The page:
*all images featured in this post are from the website of Valerie Hegarty
I don’t know too much about Valerie Hegarty. In fact, I just discovered her work last Saturday. I was on the fifth floor of the Brooklyn Museum when I turned a corner and saw a landscape painting disintegrating before my eyes. The piece looked charred, hanging crookedly on the wall, some of its remains in a pile on the floor, as if waiting for something to sweep it up.
‘What happened here?’ I asked the security guard.
‘Art happened,’ he answered, grinning intensely.
Okay, so that conversation never did happen. But Hegarty’s piece did take me by surprise, not only as something I’ve never seen before but also something I’ve never conceived of seeing in a museum.
I went home to look up more of her work and began to notice Hegarty’s modus operandi. Many of her works feature a reproduction of a preexisting painting as the central component. Then comes the fun part.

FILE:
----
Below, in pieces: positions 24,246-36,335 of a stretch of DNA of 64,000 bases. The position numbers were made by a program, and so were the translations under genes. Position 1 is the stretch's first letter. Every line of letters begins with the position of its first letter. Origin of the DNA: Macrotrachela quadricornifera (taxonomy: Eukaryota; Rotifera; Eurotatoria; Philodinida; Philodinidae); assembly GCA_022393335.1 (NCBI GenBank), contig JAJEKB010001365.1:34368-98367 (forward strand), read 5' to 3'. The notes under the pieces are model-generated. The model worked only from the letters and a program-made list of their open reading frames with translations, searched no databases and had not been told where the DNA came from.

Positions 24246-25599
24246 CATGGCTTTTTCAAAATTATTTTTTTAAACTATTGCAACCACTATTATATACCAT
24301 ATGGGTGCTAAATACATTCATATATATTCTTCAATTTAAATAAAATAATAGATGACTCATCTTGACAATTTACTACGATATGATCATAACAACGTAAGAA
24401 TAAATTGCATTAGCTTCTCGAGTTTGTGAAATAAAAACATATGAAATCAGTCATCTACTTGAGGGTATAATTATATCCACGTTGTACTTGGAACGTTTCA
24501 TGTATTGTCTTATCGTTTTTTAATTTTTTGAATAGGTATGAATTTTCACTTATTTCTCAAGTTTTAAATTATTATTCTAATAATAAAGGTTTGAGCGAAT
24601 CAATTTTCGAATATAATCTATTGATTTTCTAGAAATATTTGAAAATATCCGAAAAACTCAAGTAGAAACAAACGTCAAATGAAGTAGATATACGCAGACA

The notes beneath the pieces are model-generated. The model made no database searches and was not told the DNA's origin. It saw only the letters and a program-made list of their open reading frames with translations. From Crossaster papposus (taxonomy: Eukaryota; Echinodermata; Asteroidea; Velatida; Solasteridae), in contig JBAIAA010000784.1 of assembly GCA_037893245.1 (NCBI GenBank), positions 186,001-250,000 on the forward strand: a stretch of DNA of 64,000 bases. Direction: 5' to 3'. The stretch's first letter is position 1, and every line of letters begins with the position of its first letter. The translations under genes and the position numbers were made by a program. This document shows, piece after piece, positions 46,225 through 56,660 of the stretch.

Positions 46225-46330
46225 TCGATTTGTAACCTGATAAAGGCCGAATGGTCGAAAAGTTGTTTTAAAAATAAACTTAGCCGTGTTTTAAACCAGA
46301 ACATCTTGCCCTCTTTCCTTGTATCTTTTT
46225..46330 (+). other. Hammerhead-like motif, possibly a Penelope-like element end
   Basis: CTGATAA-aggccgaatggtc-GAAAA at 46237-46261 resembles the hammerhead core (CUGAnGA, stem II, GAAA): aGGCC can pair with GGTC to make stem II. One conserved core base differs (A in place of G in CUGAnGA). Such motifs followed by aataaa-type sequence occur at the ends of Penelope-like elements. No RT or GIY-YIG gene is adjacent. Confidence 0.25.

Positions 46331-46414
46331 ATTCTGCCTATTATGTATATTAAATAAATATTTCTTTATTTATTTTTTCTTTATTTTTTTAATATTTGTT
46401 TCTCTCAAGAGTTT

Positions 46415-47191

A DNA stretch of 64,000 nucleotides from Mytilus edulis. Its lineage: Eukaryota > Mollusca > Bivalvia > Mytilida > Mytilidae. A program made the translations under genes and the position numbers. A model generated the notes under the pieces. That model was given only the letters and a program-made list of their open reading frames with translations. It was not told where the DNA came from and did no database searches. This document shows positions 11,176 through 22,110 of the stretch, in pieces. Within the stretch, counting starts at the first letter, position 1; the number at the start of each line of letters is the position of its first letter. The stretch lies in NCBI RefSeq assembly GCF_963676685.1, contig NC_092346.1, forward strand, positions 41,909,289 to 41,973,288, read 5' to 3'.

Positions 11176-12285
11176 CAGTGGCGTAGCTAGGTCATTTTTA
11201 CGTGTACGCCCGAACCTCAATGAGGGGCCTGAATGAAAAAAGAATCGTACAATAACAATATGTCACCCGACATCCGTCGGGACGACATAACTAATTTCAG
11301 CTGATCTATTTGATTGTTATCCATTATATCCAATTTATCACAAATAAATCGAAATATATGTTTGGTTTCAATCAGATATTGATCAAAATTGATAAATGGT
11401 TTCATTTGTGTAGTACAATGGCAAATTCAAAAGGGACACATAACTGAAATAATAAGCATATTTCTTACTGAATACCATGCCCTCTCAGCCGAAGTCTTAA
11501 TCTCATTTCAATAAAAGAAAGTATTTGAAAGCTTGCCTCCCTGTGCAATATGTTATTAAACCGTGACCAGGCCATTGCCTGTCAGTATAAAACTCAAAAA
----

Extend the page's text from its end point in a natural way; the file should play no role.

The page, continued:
In each example, the central painting is being destroyed (or in one sense, reclaimed) by whatever force of nature had initially been stolen. Niagara Falls looks as though it had been hurled into the waterfalls themselves. Rothko Sunset looks as though it had been baking in the sun. Hegarty can get even cheekier with her use of nature, both artificial with the incorporation of the woodpecker, or real in the case of displaying outdoors on the High Line in Manhattan (yes, that is real snow!).